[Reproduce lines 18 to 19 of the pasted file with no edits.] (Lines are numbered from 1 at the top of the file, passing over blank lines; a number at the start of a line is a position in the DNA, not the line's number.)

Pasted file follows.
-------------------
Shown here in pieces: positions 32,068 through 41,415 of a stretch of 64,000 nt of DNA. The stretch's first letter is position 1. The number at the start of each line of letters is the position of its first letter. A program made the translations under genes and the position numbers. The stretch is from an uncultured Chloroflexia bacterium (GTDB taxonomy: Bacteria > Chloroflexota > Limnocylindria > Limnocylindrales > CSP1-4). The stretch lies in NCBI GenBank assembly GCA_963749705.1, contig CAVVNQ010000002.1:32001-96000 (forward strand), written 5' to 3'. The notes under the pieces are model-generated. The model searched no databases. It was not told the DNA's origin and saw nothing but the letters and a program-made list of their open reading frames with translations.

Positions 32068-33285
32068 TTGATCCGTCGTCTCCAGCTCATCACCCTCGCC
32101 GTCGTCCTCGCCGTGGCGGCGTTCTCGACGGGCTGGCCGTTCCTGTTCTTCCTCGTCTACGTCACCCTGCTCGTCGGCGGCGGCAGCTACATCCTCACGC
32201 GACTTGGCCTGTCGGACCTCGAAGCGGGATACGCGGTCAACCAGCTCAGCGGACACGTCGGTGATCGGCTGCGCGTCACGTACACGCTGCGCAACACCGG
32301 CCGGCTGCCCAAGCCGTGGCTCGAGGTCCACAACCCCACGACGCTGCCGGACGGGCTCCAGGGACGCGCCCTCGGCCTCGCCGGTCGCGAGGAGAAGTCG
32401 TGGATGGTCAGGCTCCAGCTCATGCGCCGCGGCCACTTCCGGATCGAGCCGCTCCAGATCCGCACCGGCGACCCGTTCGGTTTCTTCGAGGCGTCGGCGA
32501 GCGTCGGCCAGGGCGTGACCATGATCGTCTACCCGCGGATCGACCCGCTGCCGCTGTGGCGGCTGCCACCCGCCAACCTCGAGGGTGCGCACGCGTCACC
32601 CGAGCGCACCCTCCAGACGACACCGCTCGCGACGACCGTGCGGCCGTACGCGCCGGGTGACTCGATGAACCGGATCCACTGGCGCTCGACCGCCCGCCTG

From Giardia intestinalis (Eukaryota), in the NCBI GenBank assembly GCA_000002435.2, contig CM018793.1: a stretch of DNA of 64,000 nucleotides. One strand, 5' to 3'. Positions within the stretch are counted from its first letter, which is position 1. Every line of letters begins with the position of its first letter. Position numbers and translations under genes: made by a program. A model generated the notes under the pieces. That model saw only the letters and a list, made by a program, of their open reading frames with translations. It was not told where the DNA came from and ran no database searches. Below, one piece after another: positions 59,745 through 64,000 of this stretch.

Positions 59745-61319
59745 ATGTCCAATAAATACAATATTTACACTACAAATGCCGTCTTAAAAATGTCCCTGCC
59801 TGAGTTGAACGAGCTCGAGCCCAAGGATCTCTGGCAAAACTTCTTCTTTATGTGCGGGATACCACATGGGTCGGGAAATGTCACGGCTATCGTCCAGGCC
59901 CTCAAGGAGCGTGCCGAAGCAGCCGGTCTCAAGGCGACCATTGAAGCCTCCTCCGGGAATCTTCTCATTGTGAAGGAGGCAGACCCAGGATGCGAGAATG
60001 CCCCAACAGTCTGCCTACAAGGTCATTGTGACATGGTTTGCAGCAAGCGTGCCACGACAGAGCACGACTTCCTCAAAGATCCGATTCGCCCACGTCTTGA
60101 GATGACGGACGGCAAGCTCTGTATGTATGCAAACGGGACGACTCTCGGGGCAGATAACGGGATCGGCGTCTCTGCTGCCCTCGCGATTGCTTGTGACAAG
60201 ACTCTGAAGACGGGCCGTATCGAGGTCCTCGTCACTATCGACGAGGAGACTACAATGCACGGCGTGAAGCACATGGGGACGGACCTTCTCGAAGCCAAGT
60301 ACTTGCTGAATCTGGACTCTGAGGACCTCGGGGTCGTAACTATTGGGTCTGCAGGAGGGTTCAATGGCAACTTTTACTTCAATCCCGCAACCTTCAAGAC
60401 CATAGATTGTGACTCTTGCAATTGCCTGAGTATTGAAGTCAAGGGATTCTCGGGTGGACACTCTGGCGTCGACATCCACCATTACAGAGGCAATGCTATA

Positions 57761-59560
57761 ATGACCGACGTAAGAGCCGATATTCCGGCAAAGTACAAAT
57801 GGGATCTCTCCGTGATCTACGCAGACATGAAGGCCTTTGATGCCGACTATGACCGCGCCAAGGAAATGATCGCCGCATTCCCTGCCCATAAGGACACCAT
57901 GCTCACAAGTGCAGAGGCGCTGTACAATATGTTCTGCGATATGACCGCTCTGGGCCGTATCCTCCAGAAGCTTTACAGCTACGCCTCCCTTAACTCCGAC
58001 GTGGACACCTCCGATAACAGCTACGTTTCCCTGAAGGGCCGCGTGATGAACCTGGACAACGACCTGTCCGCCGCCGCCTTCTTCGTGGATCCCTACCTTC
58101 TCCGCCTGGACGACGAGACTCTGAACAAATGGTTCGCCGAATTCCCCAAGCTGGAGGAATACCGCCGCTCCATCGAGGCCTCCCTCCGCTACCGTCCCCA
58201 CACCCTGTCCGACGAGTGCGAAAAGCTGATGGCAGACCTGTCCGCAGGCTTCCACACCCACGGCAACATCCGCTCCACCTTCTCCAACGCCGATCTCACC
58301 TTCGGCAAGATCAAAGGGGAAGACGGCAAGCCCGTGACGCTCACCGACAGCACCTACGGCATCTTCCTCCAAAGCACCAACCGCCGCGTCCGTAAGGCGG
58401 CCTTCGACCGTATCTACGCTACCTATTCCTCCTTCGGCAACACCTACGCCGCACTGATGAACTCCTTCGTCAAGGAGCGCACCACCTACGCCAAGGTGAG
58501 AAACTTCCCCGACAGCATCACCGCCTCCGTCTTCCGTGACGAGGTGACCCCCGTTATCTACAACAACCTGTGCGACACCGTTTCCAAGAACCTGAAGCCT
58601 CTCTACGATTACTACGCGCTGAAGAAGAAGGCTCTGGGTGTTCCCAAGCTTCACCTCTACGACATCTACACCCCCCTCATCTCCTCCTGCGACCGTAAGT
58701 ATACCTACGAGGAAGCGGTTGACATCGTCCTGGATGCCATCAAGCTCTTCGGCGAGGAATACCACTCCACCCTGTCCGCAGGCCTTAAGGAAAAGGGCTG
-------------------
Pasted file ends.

60301 ACTTGCTGAATCTGGACTCTGAGGACCTCGGGGTCGTAACTATTGGGTCTGCAGGAGGGTTCAATGGCAACTTTTACTTCAATCCCGCAACCTTCAAGAC
60401 CATAGATTGTGACTCTTGCAATTGCCTGAGTATTGAAGTCAAGGGATTCTCGGGTGGACACTCTGGCGTCGACATCCACCATTACAGAGGCAATGCTATA